raise string # matches except with same string object raise string, data # optional extra data (default=None) raise class, instance # matches except with this class, or a superclass of it raise instance # same as: raise instance.__class__, instance raise # re-raise the current exception (new in 1.5)
For backward compatibility with Python versions in which built-in exceptions were strings, you can also use these forms of the raise statement:
raise class # same as: raise class() raise class, arg # all are really: raise instance raise class, (arg, arg,...)
These are all the same as saying raise class(arg...), and therefore the same as the raise instance form above (Python calls the class to create and raise an instance of it). For example, you may raise an instance of the built-in KeyError exception by saying simply raise KeyError, even though KeyError is now a class.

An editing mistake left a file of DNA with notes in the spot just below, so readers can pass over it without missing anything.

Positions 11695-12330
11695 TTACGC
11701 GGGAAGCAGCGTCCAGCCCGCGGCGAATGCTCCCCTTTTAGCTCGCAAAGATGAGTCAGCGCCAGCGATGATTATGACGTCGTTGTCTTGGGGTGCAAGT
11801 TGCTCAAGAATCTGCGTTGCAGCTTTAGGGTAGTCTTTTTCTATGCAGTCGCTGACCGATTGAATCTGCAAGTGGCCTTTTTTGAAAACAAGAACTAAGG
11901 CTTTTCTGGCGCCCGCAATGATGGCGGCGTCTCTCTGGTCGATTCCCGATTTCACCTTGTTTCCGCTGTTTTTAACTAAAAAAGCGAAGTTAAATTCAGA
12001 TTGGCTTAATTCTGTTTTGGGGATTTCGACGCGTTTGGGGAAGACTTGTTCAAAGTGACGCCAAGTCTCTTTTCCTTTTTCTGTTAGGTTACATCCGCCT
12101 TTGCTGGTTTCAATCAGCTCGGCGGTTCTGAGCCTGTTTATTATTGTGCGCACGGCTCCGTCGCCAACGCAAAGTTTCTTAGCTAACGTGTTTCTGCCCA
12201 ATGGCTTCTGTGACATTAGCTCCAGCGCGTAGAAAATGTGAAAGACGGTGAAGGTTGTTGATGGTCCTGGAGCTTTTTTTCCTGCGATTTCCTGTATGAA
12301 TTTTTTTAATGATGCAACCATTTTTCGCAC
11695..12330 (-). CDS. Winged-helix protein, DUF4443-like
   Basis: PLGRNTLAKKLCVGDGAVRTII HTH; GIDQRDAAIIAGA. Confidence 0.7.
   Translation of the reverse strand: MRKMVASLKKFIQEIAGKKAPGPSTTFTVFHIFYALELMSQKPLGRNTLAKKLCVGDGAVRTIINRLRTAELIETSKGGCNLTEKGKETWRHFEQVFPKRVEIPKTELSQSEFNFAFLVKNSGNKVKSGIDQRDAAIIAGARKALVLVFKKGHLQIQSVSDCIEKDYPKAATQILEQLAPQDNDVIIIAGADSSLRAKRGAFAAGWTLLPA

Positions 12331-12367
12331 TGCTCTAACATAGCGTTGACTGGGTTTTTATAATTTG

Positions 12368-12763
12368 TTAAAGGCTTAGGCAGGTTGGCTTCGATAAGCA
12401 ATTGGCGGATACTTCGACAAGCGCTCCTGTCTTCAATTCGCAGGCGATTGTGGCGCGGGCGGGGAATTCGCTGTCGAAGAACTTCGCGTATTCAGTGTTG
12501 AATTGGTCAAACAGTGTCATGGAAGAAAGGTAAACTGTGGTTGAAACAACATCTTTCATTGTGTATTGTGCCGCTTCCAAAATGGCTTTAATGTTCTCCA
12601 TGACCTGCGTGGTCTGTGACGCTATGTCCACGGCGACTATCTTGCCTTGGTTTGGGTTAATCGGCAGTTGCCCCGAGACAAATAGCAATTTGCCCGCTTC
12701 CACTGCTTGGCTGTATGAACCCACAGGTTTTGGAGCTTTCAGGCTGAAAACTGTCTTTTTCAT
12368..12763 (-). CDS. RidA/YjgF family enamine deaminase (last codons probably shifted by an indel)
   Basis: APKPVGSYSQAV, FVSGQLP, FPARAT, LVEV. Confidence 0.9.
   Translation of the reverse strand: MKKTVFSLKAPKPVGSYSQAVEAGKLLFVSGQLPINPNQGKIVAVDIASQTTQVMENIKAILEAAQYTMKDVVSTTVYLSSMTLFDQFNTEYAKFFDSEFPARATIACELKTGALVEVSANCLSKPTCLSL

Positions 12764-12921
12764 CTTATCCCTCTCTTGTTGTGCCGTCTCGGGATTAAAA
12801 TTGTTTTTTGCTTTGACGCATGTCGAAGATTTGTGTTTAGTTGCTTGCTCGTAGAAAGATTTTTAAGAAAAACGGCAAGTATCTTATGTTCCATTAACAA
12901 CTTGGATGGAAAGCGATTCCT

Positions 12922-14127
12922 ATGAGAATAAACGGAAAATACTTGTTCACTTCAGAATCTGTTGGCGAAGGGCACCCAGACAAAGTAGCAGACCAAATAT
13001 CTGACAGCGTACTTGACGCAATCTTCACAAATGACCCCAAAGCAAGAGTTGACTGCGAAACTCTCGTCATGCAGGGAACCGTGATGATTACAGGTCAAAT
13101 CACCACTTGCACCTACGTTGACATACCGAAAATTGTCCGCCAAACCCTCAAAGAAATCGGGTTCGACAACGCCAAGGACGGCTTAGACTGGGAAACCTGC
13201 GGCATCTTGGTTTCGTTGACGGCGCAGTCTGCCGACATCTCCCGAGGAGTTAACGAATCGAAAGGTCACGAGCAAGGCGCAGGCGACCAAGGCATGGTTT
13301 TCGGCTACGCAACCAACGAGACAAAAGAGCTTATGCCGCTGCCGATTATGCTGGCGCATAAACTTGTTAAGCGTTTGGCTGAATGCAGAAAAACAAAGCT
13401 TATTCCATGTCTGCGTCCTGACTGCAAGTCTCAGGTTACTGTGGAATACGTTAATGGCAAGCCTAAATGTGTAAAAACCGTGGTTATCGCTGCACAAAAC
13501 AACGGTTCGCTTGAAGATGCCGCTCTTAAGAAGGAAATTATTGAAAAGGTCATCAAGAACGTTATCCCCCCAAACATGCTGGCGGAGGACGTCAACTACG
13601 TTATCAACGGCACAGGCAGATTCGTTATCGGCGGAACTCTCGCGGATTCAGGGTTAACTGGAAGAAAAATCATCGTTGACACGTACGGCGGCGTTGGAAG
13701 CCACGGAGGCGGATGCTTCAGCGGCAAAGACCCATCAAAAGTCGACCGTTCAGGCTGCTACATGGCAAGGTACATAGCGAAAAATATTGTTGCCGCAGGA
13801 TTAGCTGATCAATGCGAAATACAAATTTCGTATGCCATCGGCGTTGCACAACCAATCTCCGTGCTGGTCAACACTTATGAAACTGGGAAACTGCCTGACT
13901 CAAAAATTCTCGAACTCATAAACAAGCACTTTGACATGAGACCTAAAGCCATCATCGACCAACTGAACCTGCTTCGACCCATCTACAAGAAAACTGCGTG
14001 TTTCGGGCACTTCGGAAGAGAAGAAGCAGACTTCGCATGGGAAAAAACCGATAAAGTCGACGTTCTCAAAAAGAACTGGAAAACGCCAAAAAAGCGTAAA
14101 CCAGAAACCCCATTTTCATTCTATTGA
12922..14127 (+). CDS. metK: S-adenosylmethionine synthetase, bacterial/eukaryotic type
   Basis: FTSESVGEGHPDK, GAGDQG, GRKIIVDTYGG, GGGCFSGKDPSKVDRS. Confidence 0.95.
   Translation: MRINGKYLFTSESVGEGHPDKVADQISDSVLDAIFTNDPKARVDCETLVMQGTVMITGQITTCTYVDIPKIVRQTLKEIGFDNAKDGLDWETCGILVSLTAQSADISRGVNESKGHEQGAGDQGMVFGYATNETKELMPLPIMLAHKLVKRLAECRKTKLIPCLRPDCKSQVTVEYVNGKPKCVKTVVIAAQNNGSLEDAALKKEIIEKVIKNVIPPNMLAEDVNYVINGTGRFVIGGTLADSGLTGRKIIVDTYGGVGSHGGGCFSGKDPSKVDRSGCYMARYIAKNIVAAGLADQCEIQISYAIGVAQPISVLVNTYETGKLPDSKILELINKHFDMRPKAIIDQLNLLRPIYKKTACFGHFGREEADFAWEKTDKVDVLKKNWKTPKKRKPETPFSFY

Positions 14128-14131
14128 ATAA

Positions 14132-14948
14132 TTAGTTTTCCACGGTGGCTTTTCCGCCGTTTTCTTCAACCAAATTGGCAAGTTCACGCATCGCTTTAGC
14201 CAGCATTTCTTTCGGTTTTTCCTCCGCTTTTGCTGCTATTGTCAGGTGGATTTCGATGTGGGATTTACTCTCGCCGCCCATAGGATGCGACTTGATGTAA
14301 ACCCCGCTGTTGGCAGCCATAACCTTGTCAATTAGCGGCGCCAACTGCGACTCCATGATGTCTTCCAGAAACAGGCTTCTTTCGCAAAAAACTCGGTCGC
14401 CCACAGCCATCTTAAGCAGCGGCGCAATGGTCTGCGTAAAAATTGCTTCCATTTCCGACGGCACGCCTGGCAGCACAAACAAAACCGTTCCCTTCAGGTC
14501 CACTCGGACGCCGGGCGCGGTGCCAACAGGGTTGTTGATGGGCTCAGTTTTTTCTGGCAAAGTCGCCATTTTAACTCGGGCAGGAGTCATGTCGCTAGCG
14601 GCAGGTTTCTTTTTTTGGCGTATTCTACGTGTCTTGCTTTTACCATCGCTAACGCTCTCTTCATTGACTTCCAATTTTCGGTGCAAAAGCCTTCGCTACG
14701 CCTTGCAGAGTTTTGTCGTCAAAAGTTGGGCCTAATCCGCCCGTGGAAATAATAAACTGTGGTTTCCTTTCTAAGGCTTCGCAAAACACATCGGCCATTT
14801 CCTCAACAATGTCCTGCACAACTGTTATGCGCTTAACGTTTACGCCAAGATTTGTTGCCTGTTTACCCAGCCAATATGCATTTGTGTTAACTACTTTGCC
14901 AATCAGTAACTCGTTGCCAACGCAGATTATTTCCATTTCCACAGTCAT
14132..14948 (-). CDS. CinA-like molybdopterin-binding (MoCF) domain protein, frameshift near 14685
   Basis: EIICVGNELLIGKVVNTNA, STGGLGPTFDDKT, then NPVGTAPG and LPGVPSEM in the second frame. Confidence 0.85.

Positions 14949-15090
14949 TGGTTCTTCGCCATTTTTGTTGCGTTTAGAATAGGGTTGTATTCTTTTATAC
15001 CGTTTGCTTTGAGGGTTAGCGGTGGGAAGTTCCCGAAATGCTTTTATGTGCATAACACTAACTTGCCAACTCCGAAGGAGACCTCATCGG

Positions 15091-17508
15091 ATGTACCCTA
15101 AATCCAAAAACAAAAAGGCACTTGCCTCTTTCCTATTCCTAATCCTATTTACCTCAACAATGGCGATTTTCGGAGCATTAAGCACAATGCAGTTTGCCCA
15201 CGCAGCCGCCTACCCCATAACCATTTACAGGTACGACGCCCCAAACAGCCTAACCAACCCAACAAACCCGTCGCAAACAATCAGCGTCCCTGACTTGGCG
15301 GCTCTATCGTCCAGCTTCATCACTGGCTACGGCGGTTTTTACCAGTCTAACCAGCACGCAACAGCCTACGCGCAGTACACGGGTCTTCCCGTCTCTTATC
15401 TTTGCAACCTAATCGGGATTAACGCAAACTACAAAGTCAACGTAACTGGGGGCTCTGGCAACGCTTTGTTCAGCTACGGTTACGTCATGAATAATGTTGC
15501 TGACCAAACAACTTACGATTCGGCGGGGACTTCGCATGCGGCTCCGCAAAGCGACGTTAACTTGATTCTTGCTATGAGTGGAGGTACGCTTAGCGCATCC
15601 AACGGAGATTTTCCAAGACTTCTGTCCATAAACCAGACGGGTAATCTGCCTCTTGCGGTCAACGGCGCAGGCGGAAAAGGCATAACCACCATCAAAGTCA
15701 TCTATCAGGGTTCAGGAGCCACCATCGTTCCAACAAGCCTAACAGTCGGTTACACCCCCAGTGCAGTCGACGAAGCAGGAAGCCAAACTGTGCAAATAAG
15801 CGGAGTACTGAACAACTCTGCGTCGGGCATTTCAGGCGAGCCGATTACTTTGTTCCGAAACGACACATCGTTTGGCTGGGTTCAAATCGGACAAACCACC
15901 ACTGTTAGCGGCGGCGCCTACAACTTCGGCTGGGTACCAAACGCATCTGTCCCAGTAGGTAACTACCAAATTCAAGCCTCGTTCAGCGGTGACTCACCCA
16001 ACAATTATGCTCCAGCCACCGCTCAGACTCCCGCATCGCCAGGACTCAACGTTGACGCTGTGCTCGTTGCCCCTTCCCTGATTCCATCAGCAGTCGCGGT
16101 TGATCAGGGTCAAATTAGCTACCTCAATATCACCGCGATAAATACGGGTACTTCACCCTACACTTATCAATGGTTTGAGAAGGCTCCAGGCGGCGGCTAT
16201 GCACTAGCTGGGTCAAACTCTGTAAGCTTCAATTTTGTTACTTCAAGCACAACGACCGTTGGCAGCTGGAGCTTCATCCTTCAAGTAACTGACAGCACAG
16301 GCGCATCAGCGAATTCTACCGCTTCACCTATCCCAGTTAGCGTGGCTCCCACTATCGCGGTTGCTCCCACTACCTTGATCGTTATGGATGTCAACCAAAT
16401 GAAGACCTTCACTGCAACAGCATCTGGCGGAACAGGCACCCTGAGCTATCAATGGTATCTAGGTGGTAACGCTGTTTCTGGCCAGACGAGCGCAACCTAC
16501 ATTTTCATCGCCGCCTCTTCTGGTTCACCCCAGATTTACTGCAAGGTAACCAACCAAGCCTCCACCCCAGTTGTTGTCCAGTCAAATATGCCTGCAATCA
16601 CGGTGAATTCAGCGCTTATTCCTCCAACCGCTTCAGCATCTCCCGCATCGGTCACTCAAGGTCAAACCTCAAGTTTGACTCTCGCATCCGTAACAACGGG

If that sounds confusing, just remember that exceptions may be identified by string, class, or class instance objects, and you may pass extra data with the exception or not. If the extra data you pass with a class isn't an instance object, Python makes an instance for you.
Let's look at an example to see how class exceptions work. In the following, we define a superclass General and one subclass of it called Specific. We're trying to illustrate the notion of exception categories here; handlers that catch General will also catch a subclass of it like Specific. We then create functions that raise instances of both classes as exceptions and a top-level try that catches General; the same try catches General and Specific exceptions, because Specific is a subclass of General: